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After Midterm Losses, House Republicans Elect McCarthy As Top Leader

House Majority Leader Kevin McCarthy of California (left) and House Majority Whip Steve Scalise of Louisiana were both re-elected to leadership positions for the next Congress, but this time, they'll be in the minority.
J. Scott Applewhite
House Majority Leader Kevin McCarthy of California (left) and House Majority Whip Steve Scalise of Louisiana were both re-elected to leadership positions for the next Congress, but this time, they'll be in the minority.

Updated at 5:15 p.m. ET

House Republicans elected top leaders Wednesday to oversee their transformation from an ideologically diverse majority power to an increasingly conservative minority in the next session of Congress.

Much of the tension in the fight over who would replace retiring House Speaker Paul Ryan, R-Wis., deflated after Republicans lost more than 30 seats in the midterm elections last week, flipping control of the chamber to the Democrats in January. Only two of the current GOP leaders ran for top slots in the minority next year, and only one of those jobs was contested.

House Majority Leader Kevin McCarthy, R-Calif., easily fended off a challenge from Ohio conservative Jim Jordan in a vote of 159-43, despite the party's heavy losses in the midterms. McCarthy positioned himself as the best choice for Republicans as Democrats try to dismantle their legislative achievements and investigate President Trump.

"I think we stick to our principles, stick to our goals and you'll see this party continue to grow," McCarthy said in his pitch to members. "Watch out for us in two years. We'll be back."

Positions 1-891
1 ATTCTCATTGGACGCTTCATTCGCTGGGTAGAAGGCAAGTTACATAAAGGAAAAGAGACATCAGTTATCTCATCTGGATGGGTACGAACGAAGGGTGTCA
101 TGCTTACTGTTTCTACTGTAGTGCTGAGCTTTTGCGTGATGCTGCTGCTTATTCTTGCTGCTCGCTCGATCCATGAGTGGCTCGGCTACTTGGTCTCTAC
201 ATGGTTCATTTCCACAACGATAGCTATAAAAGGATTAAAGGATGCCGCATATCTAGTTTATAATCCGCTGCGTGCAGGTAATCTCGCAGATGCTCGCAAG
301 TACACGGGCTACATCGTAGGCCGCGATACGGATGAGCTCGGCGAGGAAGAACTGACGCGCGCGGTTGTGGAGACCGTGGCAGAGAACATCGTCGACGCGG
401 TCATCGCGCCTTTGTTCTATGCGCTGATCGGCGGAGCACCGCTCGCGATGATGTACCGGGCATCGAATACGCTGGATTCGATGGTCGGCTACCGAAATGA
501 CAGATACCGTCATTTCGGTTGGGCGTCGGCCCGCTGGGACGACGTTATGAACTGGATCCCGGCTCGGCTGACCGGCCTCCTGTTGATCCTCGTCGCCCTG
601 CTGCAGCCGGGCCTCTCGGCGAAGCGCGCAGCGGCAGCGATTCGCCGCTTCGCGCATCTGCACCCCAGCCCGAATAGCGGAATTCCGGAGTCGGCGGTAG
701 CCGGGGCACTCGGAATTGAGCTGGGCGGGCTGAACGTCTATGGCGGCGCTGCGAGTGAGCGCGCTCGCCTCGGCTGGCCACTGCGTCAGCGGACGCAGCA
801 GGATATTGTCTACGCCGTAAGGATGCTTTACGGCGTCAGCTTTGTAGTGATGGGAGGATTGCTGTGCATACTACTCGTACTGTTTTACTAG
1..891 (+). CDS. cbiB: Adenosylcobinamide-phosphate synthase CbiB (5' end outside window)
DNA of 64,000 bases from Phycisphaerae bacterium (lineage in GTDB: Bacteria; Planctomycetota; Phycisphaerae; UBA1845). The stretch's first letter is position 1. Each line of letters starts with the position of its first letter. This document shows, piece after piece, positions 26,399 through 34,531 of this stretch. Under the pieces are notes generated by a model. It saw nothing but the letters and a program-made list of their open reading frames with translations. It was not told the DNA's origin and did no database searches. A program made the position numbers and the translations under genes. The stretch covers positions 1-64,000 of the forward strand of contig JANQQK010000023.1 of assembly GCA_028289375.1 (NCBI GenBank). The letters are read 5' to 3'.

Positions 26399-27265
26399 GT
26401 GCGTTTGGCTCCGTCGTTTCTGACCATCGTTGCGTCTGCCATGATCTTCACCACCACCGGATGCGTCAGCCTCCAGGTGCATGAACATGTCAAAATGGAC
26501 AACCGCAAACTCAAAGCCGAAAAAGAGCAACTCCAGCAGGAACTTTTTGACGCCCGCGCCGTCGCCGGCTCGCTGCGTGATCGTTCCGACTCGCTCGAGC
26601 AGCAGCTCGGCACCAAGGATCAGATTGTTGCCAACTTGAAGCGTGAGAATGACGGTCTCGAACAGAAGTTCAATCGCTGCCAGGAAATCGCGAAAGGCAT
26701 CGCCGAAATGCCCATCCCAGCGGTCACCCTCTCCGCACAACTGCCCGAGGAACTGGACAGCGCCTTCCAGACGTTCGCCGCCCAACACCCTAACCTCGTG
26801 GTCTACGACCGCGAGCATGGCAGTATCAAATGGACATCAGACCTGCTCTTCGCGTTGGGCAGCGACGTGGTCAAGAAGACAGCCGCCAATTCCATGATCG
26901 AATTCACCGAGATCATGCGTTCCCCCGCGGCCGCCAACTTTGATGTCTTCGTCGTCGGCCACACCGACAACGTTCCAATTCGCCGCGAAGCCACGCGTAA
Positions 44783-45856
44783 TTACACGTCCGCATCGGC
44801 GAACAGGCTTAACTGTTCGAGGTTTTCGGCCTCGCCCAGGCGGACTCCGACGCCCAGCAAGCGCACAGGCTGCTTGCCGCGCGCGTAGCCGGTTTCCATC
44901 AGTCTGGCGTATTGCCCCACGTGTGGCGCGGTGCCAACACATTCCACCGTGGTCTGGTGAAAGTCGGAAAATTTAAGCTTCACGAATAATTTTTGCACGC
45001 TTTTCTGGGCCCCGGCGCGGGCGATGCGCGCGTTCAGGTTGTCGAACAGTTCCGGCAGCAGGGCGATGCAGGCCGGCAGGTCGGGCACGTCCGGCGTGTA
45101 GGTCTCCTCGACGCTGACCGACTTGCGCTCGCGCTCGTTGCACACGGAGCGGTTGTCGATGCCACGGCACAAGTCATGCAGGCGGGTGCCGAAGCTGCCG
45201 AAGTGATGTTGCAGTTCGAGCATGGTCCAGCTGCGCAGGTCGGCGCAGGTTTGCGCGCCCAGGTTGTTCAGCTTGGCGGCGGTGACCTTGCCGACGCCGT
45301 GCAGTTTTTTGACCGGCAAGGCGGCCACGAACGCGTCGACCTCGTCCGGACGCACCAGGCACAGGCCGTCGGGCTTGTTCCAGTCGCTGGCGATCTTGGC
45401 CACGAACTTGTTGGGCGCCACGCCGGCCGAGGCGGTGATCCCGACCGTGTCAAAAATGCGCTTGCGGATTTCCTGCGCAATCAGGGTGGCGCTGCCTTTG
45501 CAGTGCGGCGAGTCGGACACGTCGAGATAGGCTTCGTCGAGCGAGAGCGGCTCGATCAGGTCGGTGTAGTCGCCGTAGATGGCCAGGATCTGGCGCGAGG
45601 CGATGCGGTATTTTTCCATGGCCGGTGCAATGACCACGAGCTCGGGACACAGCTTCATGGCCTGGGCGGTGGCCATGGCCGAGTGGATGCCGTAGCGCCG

Jordan is the former chairman of the House Freedom Caucus, a group of roughly 40 House GOP members on the right flank of the conference. Jordan boasted support from some conservative outside advocacy groups. He ran on a platform of playing offense against Democrats as they launch investigations into Trump and his administration.

"I think we're entering a world we haven't really seen," Jordan said ahead of the vote. "I think it's going to take an attitude and an intensity about standing up for the truth and fighting."

McCarthy adopted some of the same messaging. He told reporters that he will work with Democrats when he can, but not if it means a singular focus on investigating the president.

"Let me be very clear," McCarthy said. "If their agenda is simply investigations, impeachment and not focused on the hardworking American public, we'll be there to defend the American public."

Democrats have largely avoided discussing impeachment and say investigations will be one part of their agenda going forward. They also plan to focus on health care and the economic opportunity, two issues that were at the heart of their campaign pitches across the country.

It will be difficult for Republicans to stand in the way of those plans.

The job of official party leaders changes dramatically from the majority to the minority. Unlike in the majority, where leaders set the agenda, the minority leader has to keep up party morale despite having very little power over the day-to-day operations inside the Capitol.